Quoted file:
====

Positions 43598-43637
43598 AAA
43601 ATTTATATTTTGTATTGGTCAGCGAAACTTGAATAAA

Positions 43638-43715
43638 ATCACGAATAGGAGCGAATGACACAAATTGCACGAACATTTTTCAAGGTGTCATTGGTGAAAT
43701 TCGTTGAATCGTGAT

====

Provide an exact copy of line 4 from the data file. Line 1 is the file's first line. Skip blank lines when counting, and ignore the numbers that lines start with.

Positions 43638-43715